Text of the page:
It wasn’t until I realized that I had one thing left. I had myself. I had never gotten to know myself before then because I never had the chance. I was too busy doing everything else for everyone else anywhere else, that I forgot about myself (that shit is deep. Once you’ve hit rock bottom, you know what I mean). So, I made an attempt and started to learn about me. I went through this period where I said, “FUCK YOU WORLD!” and dedicated my time to understanding me and me alone. I started to learn so much that I knew I could NEVER re-blow the bubble I had before. It took me a long time before I could accept that, but when I did, I was much better for it. I might have been more selfish, more nosy, more knowledge-seeking, more experienced, and more apathetic, but I didn’t care. I was me. I was a bitch. That bubble disappeared and I appeared in its place.
This is something that they don’t teach you growing up. They say it gets better, but they don’t say how. They don’t tell you what to do in order for it to be better. They don’t teach you how to handle things in case they don’t get better. They don’t tell you to focus on yourself and find yourself in order to get better. You just have to bullshit your way through it all until your bubble bursts and then find some way to build yourself back up. Some people have various support systems available, but all of the hard, legitimate work falls on the individual. The learning falls on you. The acceptance, yes, the acceptance, falls on you. And when you learn to accept yourself (or not accept you, I’m not one to judge) and this life that you have been given to live, you can set yourself on the truest path of life.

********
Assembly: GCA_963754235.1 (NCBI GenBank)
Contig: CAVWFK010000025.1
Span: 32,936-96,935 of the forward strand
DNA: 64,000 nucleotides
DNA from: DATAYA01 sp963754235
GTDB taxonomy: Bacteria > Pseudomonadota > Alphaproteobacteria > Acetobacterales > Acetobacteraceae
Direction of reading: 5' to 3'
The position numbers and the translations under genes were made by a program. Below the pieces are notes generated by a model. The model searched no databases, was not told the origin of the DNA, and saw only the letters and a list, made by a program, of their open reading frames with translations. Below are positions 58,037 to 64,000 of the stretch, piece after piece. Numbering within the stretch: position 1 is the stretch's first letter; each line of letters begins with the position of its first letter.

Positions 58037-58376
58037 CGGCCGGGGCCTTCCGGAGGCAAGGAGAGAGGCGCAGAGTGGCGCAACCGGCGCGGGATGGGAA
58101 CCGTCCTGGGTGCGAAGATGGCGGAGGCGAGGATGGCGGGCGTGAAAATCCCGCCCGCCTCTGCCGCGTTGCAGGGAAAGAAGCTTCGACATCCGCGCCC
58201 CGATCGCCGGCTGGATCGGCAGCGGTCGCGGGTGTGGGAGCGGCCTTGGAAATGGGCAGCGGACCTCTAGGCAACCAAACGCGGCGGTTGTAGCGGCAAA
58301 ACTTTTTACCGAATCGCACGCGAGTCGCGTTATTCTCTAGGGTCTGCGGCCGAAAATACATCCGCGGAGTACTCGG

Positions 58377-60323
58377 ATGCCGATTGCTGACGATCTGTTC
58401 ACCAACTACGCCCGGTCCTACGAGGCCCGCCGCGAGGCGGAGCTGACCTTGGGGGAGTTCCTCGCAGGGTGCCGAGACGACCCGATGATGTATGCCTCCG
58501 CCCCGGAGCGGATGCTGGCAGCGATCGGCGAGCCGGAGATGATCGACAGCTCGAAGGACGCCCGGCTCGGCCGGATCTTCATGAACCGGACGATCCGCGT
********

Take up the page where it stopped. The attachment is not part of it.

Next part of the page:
Now, that being said, just because I’m a bitch doesn’t mean that I’m an asshole. I don’t do harm to others. I don’t wish harm to others. I don’t judge others, unless they themselves are assholes. And, I’m not heartless. I feel empathy for the downtrodden and I try to be as generous as possible. In fact, my husband is the more generous one. I sort of look up to him. I try to follow in his footsteps because I know that I want to reach that level of generosity one day. That’s me, still working on myself. It’s still a learning process.
I always have these negative thoughts in the back of my mind, telling me I’m not doing enough, or I’m not worth it, or I’m not smart enough, or I’ll never be successful. These thoughts never go away. These are my own personal doubts that I have to quieten almost everyday in order to not hit the bottom again. This is my reality. I had to experience this myself. No one could teach me this, and in experiencing the bursting of my bubble, the ultimate rebuilding and getting to know myself, and the constant doubts, I am proud to say, “I’m a bitch.”
If I wasn’t, I don’t know who I’d be; but I wouldn’t be me.